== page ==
“Oh, uh, yeah,” Sidney says. “I think I know what you mean,” ‘on more than one level of the Tower.’

“So tell me about the new Hillside Commons story, dude!” Keaton says excitedly. “I’m go’n’a read the book, I promise, but I want to hear about it from the horse’s mouth. Get yuckin’, punk.”

Sidney laughs. “All right, all right. So it starts right after the Battle at Jericho Tower, Albey the Mad Poet just buried Iuqon and Ram’rl in a clearing at the end of a path and he’s saying his goodbyes. He goes back to The Lodge, he’s totally devastated, and when he gets there he moves all of Ram’rl’s weapons and armor inside because, right before his friends died, they made him promise to protect The Lodge and all the power and secrets hidden within. The thing is, though, Iuqon the Mage never got to tell Albey what those secrets were; all Albey knows is he has to protect The Lodge from evil; in other words, from Gobon the In’Fluence, the wicked ‘man in white.”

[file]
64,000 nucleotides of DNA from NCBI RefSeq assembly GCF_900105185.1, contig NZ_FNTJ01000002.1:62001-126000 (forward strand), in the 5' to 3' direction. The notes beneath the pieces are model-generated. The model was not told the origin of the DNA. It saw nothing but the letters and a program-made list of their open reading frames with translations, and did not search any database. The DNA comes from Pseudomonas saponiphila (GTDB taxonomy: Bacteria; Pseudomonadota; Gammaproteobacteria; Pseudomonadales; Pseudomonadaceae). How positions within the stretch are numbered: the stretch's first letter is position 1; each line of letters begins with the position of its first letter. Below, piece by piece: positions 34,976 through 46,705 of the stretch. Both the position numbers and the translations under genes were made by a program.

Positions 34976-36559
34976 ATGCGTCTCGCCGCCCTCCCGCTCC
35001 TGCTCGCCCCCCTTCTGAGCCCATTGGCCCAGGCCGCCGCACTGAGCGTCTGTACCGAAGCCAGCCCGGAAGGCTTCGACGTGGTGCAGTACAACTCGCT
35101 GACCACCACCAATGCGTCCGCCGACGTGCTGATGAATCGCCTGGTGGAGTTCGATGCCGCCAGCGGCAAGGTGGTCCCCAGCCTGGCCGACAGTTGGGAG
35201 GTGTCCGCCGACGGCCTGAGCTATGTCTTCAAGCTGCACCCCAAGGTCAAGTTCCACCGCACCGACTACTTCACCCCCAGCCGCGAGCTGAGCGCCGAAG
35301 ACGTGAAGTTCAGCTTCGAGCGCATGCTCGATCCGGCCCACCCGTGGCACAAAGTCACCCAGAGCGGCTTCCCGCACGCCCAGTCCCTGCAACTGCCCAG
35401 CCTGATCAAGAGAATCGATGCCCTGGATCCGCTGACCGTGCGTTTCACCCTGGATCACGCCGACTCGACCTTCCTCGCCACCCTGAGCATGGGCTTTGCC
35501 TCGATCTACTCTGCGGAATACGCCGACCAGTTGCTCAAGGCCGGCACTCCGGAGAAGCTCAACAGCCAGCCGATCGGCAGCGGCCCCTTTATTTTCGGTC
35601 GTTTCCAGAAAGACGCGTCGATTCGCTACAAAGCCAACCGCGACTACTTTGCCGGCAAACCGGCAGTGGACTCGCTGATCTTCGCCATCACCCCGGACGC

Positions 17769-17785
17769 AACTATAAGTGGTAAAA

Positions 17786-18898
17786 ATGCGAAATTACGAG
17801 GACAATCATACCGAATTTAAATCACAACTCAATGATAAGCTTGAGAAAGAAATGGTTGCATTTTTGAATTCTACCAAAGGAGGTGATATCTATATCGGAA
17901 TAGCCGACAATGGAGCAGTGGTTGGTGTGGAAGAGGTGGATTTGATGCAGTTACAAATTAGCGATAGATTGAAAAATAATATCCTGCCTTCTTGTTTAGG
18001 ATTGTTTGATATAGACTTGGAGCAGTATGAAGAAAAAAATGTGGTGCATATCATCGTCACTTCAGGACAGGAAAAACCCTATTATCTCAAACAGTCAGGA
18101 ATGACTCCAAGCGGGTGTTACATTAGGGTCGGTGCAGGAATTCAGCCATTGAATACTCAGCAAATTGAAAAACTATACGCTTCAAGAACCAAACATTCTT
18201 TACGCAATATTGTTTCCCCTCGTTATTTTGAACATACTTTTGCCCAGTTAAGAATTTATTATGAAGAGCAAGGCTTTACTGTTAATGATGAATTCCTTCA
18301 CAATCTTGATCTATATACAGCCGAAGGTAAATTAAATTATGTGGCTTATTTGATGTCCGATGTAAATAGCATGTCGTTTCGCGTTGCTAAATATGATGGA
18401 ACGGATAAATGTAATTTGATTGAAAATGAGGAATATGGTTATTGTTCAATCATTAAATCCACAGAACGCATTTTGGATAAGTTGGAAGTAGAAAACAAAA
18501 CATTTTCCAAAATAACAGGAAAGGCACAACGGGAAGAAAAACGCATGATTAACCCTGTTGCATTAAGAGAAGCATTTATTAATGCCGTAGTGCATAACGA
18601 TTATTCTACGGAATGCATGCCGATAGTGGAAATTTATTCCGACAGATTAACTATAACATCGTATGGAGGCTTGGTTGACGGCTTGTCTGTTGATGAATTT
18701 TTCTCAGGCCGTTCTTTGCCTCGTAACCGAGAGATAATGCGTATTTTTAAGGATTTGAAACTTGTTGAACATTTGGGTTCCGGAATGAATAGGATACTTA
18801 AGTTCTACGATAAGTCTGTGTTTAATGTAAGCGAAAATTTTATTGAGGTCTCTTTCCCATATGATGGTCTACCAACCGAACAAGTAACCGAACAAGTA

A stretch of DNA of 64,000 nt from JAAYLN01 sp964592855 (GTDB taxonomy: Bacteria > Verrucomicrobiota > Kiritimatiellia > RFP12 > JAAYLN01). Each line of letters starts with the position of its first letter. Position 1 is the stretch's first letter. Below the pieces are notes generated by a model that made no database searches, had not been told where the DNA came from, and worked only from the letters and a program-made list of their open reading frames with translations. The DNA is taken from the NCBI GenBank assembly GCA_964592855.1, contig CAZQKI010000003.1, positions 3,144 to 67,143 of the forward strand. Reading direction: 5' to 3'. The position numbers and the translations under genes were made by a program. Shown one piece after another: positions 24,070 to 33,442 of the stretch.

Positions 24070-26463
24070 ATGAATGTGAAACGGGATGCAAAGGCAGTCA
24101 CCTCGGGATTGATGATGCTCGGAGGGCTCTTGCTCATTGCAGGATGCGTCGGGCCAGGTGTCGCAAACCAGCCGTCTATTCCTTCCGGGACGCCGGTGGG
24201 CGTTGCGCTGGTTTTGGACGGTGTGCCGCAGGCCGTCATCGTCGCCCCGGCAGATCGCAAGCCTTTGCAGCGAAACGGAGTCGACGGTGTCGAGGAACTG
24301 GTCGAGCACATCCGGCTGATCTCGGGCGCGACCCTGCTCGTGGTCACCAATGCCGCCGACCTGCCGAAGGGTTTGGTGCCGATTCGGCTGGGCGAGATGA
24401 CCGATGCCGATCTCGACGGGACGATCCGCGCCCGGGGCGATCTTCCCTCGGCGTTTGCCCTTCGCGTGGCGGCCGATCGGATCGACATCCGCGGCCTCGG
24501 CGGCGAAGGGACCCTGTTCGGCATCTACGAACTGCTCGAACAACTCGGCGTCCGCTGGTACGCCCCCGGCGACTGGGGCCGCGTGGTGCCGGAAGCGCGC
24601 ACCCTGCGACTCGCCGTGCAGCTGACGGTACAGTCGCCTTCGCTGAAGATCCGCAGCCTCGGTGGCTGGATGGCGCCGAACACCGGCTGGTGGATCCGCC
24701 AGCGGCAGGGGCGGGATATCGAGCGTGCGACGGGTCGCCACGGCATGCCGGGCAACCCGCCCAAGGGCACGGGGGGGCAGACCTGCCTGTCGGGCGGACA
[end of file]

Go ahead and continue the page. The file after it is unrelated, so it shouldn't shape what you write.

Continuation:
“Oh shit,” Keaton bubbles.

“So the sun sets by the time Albey gets all the armor and weapons inside The Lodge, and instead of falling asleep on his bed – he doesn’t want to sleep deeply, just in case somebody (like Gobon) comes in the middle of the night searching for the secret he has to protect – he lays down on the cold floor, and that’s when he notices a trapdoor beneath Iuqon’s bed. So he moves the bed over, opens the trapdoor, and there’s a ladder going down a shaft. At the base of that shaft is Iuqon’s secret laboratory, and it’s full of mystical stuff: potions, books, enchanting tables and shit, it’s wild.”

“Shit yeah it is.”